“Can’t. I’m broken.”
“I don’t think that’s true, Jordan.”
“I just puked Holy Oil earlier.”
Tom frowned. “There’s still some in you?”
“No. It was a miracle.”
He rolled his eyes. “There’s no need to be sar—.”
Jordan rolled onto her back, staring at the ceiling. “I’m not sure if I want him back anyway. I mean, I liked having him around, and he’s really good for saving their dumb asses. But…”
Tom frowned again. “But what?”
“Angels heal. All the time. Always. I’m not even sure ‘heal’ is the right word. Humans don’t. There are things that should be scarred over. There are things that should be left behind. There are things… simply not meant for us.”
Tom knelt next to her bed. “What was it like? When you came back?”
“More subtle than it was for you,” she admitted. “I didn’t remember dying. No one remembered that I had. My entry into the world came complete with lies and everyone already believing them.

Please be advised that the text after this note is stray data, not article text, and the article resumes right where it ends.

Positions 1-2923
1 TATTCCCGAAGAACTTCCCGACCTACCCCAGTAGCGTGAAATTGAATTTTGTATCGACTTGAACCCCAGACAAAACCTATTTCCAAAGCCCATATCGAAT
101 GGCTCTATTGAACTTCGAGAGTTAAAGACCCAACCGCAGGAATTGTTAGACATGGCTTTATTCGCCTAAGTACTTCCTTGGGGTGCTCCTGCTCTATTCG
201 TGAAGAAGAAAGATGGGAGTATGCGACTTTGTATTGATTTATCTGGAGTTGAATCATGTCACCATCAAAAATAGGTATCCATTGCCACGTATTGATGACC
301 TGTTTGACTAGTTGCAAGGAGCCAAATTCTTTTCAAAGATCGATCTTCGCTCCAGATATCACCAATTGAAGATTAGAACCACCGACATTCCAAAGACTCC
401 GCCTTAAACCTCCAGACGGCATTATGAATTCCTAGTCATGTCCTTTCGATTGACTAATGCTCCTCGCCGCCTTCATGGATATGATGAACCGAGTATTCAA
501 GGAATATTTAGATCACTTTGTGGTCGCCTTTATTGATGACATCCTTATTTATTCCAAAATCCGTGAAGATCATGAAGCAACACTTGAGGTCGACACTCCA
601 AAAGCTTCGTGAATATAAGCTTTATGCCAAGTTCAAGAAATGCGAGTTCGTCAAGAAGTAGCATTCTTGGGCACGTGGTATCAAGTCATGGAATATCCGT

“But my friends were suddenly older than me. They were grades ahead of me, and I had no memory of them getting there. They couldn’t explain why I was behind, either. Mom was constantly arguing with the bank. And Rachel was gone. Rachel looked older. We had no explanation.
“And then she died. She died, and I had no one to argue with. No way to continue to convince myself that everything was okay. And that was so alone and so confused. And Sara needed me, and I didn’t know what to tell her anymore. I needed to know. I needed a role. I needed… comfort.
“I started hearing voices. I started feeling these convictions that I had to do these weird things. Fires started up around me without reason. Appliances overheated suddenly. And Sara started talking about this friend she had. Knew her like a sister. They’d been so close, but she was gone now, and she didn’t know why, and it just sounded like an imaginary friend, except Sara was convinced and Sara was too old and Sara had evidence and…
“And then Sandalfon came. He never actually healed my memory, but I know the things he knows, and sometimes when I concentrate on the things he knows, I can see the people I used to be.